The Hon’ble Supreme Court, on 3rd October 2019, in the matter of Ravishankar @ Baba Vishwakarma v. The State of Madhya Pradesh pronounced that under Section 376A of I.P.C., only the factum of death of the victim during the offence of rape is required, and such death need not be with any guilty intention or be a natural consequence of the act of rape only. It is worded broadly enough to include death by any act committed by the accused if done contemporaneously with the crime of rape.
The Hon’ble Supreme Court observed that:
It would be totally imprudent to lay down an absolute principle of law that no death sentence can be awarded in a case where conviction is based on circumstantial evidence. Such a standard would be ripe for abuse by seasoned criminals who always make sure to destroy direct evidence. Further in many cases of rape and murder of children, the victims owing to their tender age can put up no resistance. In such cases it is extremely likely that there would be no ocular evidence. It cannot, therefore, be said that in every such case notwithstanding that the prosecution has proved the case beyond reasonable doubt, the Court must not award capital punishment for the mere reason that the offender has not been seen committing the crime by an eye-witness. Such a reasoning, if applied uniformly and mechanically will have devastating effects on the society which is a dominant stakeholder in the administration of our criminal justice system. (Para 54)
A bare perusal of the Section 376A of the I.P.C. shows that only the factum of death of the victim during the offence of rape is required, and such death need not be with any guilty intention or be a natural consequence of the act of rape only. It is worded broadly enough to include death by any act committed by the accused if done contemporaneously with the crime of rape. Any other interpretation would defeat the object of ensuring safety of women and would perpetuate the earlier loophole of the rapists claiming lack of intention to cause death to seek a reduced charge under Section 304 of I.P.C. (Para 60)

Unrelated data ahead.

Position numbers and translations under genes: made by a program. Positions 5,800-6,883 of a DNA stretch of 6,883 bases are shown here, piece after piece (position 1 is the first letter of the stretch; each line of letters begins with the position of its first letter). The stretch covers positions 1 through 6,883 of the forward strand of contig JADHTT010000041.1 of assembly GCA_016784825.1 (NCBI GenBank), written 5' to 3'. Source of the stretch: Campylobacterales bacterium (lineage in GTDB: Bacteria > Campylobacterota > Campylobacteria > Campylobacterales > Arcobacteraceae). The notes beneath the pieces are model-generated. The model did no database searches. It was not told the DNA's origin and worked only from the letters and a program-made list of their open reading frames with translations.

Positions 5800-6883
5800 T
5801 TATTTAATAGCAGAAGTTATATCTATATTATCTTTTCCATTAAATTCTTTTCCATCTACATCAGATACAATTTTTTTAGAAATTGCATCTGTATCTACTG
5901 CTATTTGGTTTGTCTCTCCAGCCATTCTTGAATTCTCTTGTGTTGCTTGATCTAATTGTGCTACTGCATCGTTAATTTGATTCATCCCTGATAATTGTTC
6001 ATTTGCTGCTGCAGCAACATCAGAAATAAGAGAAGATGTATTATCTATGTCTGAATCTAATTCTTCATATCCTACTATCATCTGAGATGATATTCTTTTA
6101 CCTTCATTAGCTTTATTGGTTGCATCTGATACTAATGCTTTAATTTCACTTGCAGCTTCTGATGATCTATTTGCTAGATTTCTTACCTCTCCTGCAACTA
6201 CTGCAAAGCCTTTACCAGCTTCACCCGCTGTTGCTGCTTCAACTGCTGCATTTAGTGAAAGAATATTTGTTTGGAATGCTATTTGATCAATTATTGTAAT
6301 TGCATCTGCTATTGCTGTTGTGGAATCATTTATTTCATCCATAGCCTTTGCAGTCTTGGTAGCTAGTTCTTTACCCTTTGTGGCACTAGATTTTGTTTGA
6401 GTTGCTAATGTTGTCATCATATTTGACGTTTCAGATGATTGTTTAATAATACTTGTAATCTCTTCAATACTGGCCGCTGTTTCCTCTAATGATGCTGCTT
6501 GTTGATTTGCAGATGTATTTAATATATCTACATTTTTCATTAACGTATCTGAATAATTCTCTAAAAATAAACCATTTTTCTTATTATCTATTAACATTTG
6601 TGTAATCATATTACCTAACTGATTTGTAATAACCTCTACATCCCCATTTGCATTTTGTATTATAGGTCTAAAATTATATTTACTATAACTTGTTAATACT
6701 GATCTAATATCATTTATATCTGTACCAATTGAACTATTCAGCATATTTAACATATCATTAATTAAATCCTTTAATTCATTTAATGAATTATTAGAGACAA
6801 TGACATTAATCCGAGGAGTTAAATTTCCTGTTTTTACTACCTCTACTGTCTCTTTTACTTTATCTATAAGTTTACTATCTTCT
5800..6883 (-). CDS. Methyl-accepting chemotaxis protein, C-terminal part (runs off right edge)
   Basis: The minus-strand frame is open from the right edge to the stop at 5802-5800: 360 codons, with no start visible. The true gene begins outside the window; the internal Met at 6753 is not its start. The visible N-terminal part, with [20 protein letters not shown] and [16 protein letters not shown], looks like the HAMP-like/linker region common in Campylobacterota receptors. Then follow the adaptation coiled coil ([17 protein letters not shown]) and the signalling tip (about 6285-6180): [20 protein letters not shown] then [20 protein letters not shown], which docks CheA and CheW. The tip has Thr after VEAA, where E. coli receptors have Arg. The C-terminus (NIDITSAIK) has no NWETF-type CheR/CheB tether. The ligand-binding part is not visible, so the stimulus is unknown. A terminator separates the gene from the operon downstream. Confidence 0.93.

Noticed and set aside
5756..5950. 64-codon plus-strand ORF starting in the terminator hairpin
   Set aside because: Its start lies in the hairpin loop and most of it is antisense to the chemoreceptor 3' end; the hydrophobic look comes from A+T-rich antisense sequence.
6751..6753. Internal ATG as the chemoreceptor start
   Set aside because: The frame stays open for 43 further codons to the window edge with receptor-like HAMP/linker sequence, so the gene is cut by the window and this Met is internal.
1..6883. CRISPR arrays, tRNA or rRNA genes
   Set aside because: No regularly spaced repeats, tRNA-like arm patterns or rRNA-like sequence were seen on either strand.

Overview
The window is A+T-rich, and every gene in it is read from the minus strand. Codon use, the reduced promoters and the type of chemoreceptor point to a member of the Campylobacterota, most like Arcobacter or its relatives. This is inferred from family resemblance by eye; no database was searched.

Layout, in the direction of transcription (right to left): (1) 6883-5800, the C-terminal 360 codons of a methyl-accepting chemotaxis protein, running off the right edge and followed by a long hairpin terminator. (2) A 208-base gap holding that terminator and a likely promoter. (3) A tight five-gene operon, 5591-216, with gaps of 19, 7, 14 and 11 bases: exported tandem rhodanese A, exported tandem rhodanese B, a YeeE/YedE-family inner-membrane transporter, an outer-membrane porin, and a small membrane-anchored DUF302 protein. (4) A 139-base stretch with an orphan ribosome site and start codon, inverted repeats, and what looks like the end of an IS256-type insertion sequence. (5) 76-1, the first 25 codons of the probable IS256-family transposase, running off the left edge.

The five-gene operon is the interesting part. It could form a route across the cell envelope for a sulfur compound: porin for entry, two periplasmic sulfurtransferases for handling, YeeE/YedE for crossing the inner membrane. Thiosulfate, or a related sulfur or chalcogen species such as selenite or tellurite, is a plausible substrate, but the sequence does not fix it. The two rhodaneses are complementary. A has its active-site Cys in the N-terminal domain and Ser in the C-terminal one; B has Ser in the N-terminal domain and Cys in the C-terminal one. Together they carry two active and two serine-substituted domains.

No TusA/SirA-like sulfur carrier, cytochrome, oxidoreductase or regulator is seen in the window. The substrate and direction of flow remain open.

Use of such ‘residual doubt’ as a mitigating factor would effectively raise the standard of proof for imposing the death sentence, the benefit of which would be availed of not by the innocent only. However, it would be a misconception to make a cost-benefit comparison between cost to society owing to acquittal of one guilty versus loss of life of a perceived innocent. This is because the alternative to death does not necessarily imply setting the convict free. (Para 62)
However, death being irrevocable, there lies a greater degree of responsibility on the Court for an indepth scrutiny of the entire material on record. Still further, qualitatively, the penalty imposed by awarding death is much different than in incarceration, both for the convict and for the state. Hence, a corresponding distinction in requisite standards of proof by taking note of ‘residual doubt’ during sentencing would not be unwarranted. (Para 63)
Copy of judgement: Judgement_03-Oct-2019
-Adv. Tushar Kaushik